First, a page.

On Body and Soul Screen 13 articles

On Body and Soul

2017

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  • From a purely political perspective, the distance between last year’s Golden Bear winner, Gianfranco Rosi’s Fire at Sea, and this year’s, Ildikó Enyedi’s ludicrous lucid-dream romance On Body and Soul, should tell you all you need to know about the generally anodyne nature of the main program.

  • The problem here is that the jury seems to have awarded Best Picture to the “Most Picture,” a film so muddled and overstuffed that it could, in just the right German winter light, appear moving or profound. Really, On Body and Soul is a tangle of conflicting impulses, but to Enyedi’s credit (I suppose), she manages to partly conceal this with a thin veneer of placid respectability.

  • Even the award-winner failed to wow me as it ventured too far into irresponsible treatment of mental illness territory for my liking. I’m filing it under Amelie in my fantasy rolodex of overrated and ultimately empty films.

  • The film builds to something of an emotional climax, but is marred by the continuous indecisiveness of the director, uncertain whether she is making a work of mundane kitchen-sink realism or eccentric surrealism – whether, that is, she should take the path of Loach or Buñuel.

  • A remarkable film in many ways: the cinematography makes decapitation of a cow mesmerising for its beauty as much as its horror; the unusual, alluring premise of a shared dream-life resonates extraordinarily well with our fundamental desire for intimacy... For me, it was also a special film in its singularity. I have never been so thoroughly enchanted by a film for most of its runtime only to leave the theatre irritated and disappointed.

  • Enyedi put herself on the map with her 1989 debut My Twentieth Century, and she maintains that movie’s mix of magical realist humor and stylized sensuality in this story of two lonely slaughterhouse employees who go to absurd lengths to fall into each other’s arms. A bit stretched at two hours, with a second act that could be tightened up, the story nonetheless finds its way to a solid ending straight out of the Nora Ephron playbook, albeit with a lot more blood and unpredictable behavior.

  • Enyedi and cinematographer Máté Herbai give the film a Nordic look and feel with one or two frames suggesting Roy Andersson and a few deadpan exchanges hinting at Aki Kaurismäki. The imaginative camerawork and the grim backdrop of the slaughterhouse (and at least one sequence will have some viewers converting to vegetarianism) save this love story from dissolving into mere preciousness—but only just.

  • By the time that romance blooms between Endre and the slaughterhouse's new safety inspector, Mária (Alexandra Borbély), Enyedi has fashioned a rich dystopian atmosphere out of a reality that people take for granted. Enyedi's geometric images and flamboyant symbolism make the commonplace of the meat industry seem authentically horrible, while giving an idealized romance the gritty counterpoint it needs to take emotional flight.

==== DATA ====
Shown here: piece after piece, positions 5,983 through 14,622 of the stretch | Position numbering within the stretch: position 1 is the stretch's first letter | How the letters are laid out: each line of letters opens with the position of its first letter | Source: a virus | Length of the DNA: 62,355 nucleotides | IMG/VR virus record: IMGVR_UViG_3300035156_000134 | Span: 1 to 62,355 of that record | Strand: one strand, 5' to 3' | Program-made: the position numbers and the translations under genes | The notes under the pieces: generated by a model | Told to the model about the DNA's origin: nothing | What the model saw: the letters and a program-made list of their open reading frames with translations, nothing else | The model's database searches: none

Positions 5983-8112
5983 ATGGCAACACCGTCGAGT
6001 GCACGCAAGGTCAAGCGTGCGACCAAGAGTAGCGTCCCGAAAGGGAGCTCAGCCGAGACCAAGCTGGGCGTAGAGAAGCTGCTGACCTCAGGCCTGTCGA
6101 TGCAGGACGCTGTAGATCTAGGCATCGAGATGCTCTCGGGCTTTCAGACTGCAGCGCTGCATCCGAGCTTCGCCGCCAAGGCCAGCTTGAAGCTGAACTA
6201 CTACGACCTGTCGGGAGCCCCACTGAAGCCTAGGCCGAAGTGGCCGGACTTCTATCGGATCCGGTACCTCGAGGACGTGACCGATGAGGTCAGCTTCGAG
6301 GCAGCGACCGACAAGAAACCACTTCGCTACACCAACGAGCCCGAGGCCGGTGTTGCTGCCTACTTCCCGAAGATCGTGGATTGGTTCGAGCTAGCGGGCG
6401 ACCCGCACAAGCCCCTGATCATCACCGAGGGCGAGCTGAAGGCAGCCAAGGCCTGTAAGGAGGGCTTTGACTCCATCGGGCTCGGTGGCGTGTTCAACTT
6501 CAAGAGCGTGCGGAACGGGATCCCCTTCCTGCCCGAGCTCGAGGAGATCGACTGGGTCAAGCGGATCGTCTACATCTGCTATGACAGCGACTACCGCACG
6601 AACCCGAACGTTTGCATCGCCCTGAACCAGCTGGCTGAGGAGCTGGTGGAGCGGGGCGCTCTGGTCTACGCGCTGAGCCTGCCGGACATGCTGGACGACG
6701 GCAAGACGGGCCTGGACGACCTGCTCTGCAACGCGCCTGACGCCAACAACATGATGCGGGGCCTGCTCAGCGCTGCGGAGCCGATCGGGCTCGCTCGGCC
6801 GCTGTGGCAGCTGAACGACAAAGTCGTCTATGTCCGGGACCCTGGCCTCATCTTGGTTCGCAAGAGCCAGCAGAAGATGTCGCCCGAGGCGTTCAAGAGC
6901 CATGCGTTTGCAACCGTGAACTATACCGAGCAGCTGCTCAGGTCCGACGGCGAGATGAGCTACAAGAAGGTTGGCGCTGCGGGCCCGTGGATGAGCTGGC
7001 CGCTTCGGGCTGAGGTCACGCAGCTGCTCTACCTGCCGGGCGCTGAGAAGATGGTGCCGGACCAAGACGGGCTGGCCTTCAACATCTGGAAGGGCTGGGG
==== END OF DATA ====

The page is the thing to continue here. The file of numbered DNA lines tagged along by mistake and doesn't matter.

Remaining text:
• The story of two damaged, solitary souls trying to make contact in a harsh, uncomprehending world is one of the oldest in the book, but delicate psychological insight, a strong aesthetic signature and two affecting, restrained performances by Alexandra Borbély and Géza Morcsányi overcome any familiarity, as well as occasional hints of preciousness.

  • Perhaps the most fairytale-like of all the films in competition was Ildikó Enyedi’s Of Body and Soul, which won the Golden Bear. Right from the opening scenes it announces its poeticism... To reveal more here would be unfair to Enyedi’s highly imaginative, frequently humorous film; suffice to say that the camerawork is very impressive throughout. The cast, meanwhile, some of them particularly well chosen for their memorable faces, give fine performances...

  • It’s the discovery of this nocturnal sharing, via the sceptical psychiatrist, that brings them together – a turning point in the plot that, in the wrong hands, could have felt intolerably cutesy. Enyedi, though, handles this along with the other stages in their hesitant, tentatively developing relationship with quiet subtlety, often depicting her solitary pair in their respective apartments with through-window night shots that recall the paintings of Edward Hopper.

  • The film evolves into a surprisingly touching metaphor for the randomness and helplessness of falling in love, which is, after all, part of its appeal. And whenever it’s in danger of becoming too precious, Enyedi provides us with a moment of black humor or some other, forensically unsqueamish proof that she is anything _but_ precious.

  • It presents us with both the aestheticisation and the normalisation of violence, turning its implications back onto the spectator. The film’s depiction of female suffering and self-inflected violence echo these earlier scenes at the abattoir, treading a fine line between formal affectivity and aestheticisation as exploitation. Ultimately, however, On Body and Soul presents an affecting, tender portrait of our search for contact against – and with – the violence we do to others and to ourselves.

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